However, proportionality as a counterweight can also act in the opposite direction. Where the harm occasioned by the offence and the offender’s culpability is sufficiently grave, retribution may prevail against the needs of rehabilitation: Lim Ghim Peow v PP [2014] 4 SLR 1287 at [39] and Ng Jun Xian v PP [2017] 3 SLR 933 at [36].

This understanding of proportionality as a check coheres with a sentencing court’s role in balancing seemingly “incommensurate considerations”.9Low Ji Qing at (82). The Proportionality principle is not in conflict with, but in fact complements the other sentencing principles.10Low Ji Qing at (82).

(3) Escalation principle

The escalation principle is a reformulation of the longstanding principle that specific deterrence may justify a longer term of imprisonment being imposed on a persistent offender in light of his antecedents, if these reflected a tendency for repeat offending or a marked proclivity toward criminal behaviour.11Tan Kay Beng v PP (2006) 4 SLR(R) 10 at (14)-(16). Low Ji Qing at (56). See also Sim Yeow Kee v PP and another appeal (2016) 5 SLR 936 at (99(a)).

The escalation principle must be applied alongside the Proportionality principle. Hence, before a court imposes an uplift on an accused person’s previous sentences, there must be a careful comparison with the accused person’s previous offending: Low Ji Qing at [74].12See also Loo Pei Xiang Alan v PP (2015) 5 SLR 500 at (40).

While specific deterrence may sometimes justify a stiffer sentence, the law is clear that this cannot be given such weight as to lead to the imposition of a penalty which is disproportionate to the gravity of the instant offence. Were it otherwise, the offender would in effect be punished a second time for his original offence.13Low Ji Qing at (74).

An index offence does not need to be of equivalent severity to the last antecedent (for example, in property offences, be of equivalent value) before a heavier sentence might be imposed by virtue of re-offending. But there may be situations where the index offence is much less egregious than the accused person’s last antecedent. An equivalent or heavier sentence could be disproportionate then, since it might be based on the wrong factual basis.14Low Ji Qing at (75).

Conversely, where the index offence is much more egregious, then proportionality may in fact demand a significantly heavier sentence to take account of the marked escalation in the accused person’s offending. What is essential is for the sentencing court to compare the gravity of the antecedent and the index offences, and consider how this should affect the sentence to be imposed for the index offence.15Low Ji Qing at (75).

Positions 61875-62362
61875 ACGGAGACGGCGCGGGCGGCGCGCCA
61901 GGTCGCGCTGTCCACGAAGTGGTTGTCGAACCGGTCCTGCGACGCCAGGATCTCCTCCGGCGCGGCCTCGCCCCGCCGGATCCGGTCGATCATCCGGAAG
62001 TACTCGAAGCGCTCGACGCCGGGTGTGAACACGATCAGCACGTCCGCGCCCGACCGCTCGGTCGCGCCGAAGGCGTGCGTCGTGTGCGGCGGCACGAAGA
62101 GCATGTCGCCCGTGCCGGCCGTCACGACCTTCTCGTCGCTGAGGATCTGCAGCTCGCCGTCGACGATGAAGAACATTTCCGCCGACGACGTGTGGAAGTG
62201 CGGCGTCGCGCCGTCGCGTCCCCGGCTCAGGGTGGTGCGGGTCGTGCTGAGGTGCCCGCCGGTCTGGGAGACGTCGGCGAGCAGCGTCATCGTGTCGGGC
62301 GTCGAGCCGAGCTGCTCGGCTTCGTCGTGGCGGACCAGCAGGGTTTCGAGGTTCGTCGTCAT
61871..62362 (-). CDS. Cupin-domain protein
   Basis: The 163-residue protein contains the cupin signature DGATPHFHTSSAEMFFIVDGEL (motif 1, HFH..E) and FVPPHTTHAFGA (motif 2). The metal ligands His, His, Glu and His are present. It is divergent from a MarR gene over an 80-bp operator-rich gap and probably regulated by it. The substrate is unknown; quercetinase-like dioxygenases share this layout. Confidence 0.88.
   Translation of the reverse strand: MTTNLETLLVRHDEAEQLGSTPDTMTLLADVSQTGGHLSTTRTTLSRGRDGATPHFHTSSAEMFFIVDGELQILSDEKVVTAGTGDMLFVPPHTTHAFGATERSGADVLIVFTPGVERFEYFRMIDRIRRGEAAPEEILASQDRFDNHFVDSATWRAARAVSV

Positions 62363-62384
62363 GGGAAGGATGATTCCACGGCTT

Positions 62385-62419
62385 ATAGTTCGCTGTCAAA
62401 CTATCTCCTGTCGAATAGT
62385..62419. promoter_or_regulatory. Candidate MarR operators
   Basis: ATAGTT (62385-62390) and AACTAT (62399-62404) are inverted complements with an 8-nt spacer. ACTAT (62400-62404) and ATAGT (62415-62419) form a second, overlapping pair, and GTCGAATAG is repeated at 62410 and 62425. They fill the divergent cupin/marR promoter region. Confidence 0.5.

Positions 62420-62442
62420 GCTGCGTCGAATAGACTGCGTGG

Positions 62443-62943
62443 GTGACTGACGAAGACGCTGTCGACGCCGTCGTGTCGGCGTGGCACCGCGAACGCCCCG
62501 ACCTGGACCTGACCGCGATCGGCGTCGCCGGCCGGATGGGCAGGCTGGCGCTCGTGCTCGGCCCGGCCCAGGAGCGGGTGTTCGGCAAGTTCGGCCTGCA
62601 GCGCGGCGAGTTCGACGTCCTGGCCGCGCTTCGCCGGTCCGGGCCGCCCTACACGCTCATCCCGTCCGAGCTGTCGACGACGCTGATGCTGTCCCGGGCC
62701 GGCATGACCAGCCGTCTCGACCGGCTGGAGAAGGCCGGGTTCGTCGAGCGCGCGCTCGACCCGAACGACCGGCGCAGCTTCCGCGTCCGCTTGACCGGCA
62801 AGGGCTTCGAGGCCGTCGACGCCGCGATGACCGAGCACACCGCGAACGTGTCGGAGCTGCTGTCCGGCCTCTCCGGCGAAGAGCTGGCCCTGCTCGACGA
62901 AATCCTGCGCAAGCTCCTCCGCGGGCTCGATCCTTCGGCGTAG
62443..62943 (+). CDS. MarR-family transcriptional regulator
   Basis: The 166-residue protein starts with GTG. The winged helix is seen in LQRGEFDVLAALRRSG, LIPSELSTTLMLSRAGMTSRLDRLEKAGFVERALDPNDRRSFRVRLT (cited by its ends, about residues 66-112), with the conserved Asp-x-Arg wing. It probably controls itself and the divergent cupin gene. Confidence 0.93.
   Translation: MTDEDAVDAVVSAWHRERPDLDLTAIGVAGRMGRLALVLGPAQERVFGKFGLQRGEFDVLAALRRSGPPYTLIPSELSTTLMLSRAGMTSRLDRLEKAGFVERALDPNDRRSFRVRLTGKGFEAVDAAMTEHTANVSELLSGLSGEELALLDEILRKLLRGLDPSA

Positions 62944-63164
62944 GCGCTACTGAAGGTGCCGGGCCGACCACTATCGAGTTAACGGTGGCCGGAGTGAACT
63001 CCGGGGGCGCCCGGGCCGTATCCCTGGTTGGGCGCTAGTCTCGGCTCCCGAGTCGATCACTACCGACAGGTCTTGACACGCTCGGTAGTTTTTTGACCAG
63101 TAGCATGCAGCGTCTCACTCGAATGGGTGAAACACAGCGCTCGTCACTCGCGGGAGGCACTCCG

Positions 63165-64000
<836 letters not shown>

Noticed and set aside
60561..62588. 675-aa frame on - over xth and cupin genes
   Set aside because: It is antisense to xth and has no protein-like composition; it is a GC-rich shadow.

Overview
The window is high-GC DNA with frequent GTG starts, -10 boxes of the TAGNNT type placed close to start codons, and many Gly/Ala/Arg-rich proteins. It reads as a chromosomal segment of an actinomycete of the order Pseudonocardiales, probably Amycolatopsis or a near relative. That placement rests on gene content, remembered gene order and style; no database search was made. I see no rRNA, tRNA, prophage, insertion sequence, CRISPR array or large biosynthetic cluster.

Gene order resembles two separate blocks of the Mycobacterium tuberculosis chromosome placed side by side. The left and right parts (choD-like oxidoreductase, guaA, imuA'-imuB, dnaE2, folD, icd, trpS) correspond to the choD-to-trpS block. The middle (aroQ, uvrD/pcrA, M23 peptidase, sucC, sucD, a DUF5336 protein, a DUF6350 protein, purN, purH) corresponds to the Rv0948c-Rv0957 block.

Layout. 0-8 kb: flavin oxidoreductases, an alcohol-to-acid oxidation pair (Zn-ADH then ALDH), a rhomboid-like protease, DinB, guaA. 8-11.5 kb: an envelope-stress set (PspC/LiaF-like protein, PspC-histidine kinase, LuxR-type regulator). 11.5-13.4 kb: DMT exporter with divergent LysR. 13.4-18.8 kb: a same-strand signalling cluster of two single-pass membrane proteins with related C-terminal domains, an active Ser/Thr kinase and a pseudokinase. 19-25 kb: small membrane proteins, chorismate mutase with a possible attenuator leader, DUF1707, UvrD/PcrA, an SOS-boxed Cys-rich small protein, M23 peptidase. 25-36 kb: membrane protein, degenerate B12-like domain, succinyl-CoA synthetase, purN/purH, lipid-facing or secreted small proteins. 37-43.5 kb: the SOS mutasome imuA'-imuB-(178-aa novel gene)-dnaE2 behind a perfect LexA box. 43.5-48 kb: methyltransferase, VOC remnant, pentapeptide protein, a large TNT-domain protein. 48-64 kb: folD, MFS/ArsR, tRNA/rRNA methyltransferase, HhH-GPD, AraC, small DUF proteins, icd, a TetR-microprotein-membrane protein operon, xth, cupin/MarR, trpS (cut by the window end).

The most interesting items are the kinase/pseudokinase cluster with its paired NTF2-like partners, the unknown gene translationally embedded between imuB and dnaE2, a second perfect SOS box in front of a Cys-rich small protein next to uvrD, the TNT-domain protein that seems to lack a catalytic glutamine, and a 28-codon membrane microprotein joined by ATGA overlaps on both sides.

The Proportionality principle also applies in comparing the severity of the sentence imposed for the index offence and the gravity of the index offence in the context of the offender’s circumstances.16Low Ji Qing at (77). For example, in Sim Yeow Kee at [97], the 3-Judge Panel had observed that the sentence in Tan Ngin Hai v PP [2001] 2 SLR(R) 152 of eight years’ preventive detention was wholly disproportionate to the index offence involving the theft of $1.10.

(4) Ordinal and cardinal proportionality principles

In considering the harm caused and the culpability of the offender, ordinal and cardinal proportionality must be considered (see, for example, PP v Holman Benjamin John [2019] 3 SLR 824 at [41] and Andrew von Hirsch, Proportionality in the Philosophy of Punishment, (1992) 16 Crime and Justice 55 at 75-85).

Under ordinal proportionality, the sentence must adequately reflect the relative seriousness of the present offence as reflected in the maximum punishments provided as against the other related offences in the statute: PP v Tan Thian Earn [2016] 3 SLR 269 at [37] (see also Andrew von Hirsch and Andrew Ashworth, Proportionate Sentencing: Exploring the Principles (Oxford University Press, 2005) at 137-141).

Under cardinal proportionality, the sentence must reflect the relative seriousness of the present offence as against the full range of possible offences under that offence provision.

In other words, the court must have regard to the full spectrum of sentences, i.e. the entire range of punishments statutorily provided for when deciding what sentence to impose: Poh Boon Kiat v PP [2014] 4 SLR 892 at [60]. This exercise may be performed in two parts. First, the court should consider what the offence covers, viz. all possible instances of conduct proscribed by the particular provision. Second, the court has to determine where the present offence falls along the spectrum of possible offending: ie, the relative severity of the present offence as against the full range of possible offences that could fall within the provision.17Tan Thian Earn at (45).